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by Archaeology Newsroom

Byzantine painting in Thessaly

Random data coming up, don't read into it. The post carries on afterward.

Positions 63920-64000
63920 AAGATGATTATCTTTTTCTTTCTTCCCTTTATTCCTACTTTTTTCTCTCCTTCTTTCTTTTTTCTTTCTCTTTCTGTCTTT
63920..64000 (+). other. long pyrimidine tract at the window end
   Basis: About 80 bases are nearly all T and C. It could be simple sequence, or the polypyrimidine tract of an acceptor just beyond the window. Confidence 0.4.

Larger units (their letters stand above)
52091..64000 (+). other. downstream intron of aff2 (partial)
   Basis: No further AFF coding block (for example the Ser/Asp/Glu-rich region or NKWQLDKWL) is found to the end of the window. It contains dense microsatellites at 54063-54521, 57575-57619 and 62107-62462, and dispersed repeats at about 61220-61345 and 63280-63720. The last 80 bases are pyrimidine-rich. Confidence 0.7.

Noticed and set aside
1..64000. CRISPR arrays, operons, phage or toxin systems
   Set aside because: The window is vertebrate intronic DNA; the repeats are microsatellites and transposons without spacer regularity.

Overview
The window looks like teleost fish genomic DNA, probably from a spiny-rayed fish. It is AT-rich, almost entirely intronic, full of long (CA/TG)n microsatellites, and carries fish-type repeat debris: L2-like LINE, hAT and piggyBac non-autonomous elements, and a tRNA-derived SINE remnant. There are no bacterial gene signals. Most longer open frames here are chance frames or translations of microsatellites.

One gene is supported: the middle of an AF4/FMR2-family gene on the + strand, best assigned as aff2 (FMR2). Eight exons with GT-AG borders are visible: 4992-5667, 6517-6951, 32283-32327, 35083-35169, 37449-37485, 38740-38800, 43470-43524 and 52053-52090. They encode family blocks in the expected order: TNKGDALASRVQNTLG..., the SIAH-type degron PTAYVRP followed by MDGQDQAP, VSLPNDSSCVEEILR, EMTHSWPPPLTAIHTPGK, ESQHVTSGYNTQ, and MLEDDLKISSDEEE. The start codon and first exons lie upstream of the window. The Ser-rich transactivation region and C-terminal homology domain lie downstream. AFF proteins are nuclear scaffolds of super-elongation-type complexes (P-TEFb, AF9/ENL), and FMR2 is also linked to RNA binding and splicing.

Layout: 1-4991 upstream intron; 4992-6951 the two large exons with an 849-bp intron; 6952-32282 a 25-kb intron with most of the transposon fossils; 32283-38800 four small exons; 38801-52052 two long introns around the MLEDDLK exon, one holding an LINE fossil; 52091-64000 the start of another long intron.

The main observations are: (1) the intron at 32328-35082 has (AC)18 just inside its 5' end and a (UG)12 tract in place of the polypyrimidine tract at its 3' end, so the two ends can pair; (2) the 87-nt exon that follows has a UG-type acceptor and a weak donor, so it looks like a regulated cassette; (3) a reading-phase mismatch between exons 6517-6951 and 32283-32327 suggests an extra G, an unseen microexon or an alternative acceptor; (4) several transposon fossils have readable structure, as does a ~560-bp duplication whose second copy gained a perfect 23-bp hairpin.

Although examples of Byzantine monumental painting appear in Thessaly quite early, the wall-painted Byzantine monuments of this region have not been systematically studied. The church of Panagia at Vathyremma preserves samples of tenth century art, while close to Hagioi Anargyroi Monastery a cave-asceterio displays fragments of twelfth century painting. Wall-paintings, dating from the same period, have also been preserved elsewhere in Thessaly. Various other murals, which can be assigned to the so-called Macedonian School of painting, as well as to the “archaic” style,date back to the thirteenth and fourteenth century. Sixteenth century painting in Thessaly, a mainstay in the history of the religious art, is represented in a series of important monuments, such as the Monasteries of Meteora or that of Hagios Bessarion. These wall-paintings, along with those of the seventeenth and eighteenth century, compose a precise record of the expansion of post-Byzantine art in Thessaly. Some of the forementioned monasteries have been decorated by celebrated painters of their time, such as Theophanes the Cretan or Tzortzis the Constantinopolitan. These works of art prove in addition that the so called “Cretan School” of painting developed and evolved considerably in Thessaly.